The simulation of the staffing norms using the 2014 data of Muscat governorate assisted in comparing the existing situation in the PHC health facilities against the national norms, and identifying the staffing equity across the governorate. It also showed an overall shortage in the number of nurses and a slight surplus for doctors although some variations between the health centres were noticed. When calculating the WISN ratio, it showed that some health centres work under great workload stress compared to others.

One of the limitations concerned the estimates that were used to calculate the required staffing; these were linked mainly to the package and pattern of health services provided to the current population, which might not be applicable to the future population. Thus the estimates will need to be frequently adjusted in line with new developments.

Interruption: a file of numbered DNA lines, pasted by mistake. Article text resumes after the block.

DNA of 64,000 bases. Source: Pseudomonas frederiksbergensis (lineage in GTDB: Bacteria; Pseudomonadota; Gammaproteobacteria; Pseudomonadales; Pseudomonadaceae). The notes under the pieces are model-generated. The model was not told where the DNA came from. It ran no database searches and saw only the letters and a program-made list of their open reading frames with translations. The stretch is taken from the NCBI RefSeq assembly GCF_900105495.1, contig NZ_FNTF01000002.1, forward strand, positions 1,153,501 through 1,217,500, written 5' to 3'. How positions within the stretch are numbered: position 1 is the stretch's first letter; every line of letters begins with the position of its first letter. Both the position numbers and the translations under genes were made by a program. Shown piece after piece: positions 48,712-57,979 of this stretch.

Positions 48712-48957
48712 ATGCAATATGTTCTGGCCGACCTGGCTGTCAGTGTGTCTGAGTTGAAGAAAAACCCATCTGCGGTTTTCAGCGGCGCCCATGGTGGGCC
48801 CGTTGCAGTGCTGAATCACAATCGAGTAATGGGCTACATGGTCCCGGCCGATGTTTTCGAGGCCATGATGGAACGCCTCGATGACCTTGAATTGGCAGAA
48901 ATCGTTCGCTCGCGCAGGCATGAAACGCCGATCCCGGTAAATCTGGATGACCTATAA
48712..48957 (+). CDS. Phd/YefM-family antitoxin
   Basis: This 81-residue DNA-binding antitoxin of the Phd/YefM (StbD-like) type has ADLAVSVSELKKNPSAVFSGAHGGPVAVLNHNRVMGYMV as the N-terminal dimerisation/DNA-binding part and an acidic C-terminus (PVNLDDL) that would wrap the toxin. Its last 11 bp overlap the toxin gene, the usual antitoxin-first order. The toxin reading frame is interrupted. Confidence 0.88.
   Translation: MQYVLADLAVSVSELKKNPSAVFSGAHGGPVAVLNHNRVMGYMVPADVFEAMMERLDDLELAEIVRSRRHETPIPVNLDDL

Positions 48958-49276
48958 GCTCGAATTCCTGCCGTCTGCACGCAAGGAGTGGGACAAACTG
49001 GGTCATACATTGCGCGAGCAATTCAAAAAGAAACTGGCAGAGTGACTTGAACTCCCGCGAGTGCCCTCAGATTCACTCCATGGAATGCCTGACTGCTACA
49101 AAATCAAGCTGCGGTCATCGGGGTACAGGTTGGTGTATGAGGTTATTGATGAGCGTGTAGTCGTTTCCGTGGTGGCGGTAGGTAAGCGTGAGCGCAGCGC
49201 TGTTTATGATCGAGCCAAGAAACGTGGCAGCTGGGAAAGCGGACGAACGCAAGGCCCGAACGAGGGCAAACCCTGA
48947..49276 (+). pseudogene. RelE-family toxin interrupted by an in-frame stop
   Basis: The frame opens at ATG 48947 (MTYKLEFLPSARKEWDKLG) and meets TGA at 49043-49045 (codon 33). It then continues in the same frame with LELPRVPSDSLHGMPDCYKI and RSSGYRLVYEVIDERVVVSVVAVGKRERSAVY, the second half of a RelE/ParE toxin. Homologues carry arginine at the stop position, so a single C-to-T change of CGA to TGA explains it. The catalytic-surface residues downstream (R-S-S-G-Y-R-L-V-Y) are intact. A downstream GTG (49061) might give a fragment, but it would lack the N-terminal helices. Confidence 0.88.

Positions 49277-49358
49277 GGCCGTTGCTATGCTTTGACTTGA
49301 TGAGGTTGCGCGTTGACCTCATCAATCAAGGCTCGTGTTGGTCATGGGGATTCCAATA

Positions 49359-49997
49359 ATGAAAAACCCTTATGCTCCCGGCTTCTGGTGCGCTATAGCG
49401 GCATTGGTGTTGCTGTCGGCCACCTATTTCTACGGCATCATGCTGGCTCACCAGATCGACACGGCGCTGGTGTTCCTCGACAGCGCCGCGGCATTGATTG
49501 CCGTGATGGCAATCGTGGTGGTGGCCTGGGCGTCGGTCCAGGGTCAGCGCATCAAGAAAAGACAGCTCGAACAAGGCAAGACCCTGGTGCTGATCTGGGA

Conclusion

Additional parameters could be added in the future to re-adjust the calculation method once the health services mapping and human resources for health profiles for each governorate is completed. Examples of these parameters include planned new services; the trends in health services utilization pattern by different population groups; the optimal or desired level of skills mix of health workers per qualification and for each type of health facility; the local disease profile; changes in health policies (such as shifting some services from the supplementary to the core services); demographic characteristics and health needs of the population served; health workforce growth; and advances in health technology and new therapies, which sometimes alter the average time spent, e.g. for consultations or carrying out procedures.

Funding: None.

Competing interests: None declared.

Estimation des besoins en personnel dans les soins de santé primaires à Oman : application de la méthode des indicateurs des besoins en personnel par rapport à la charge de travail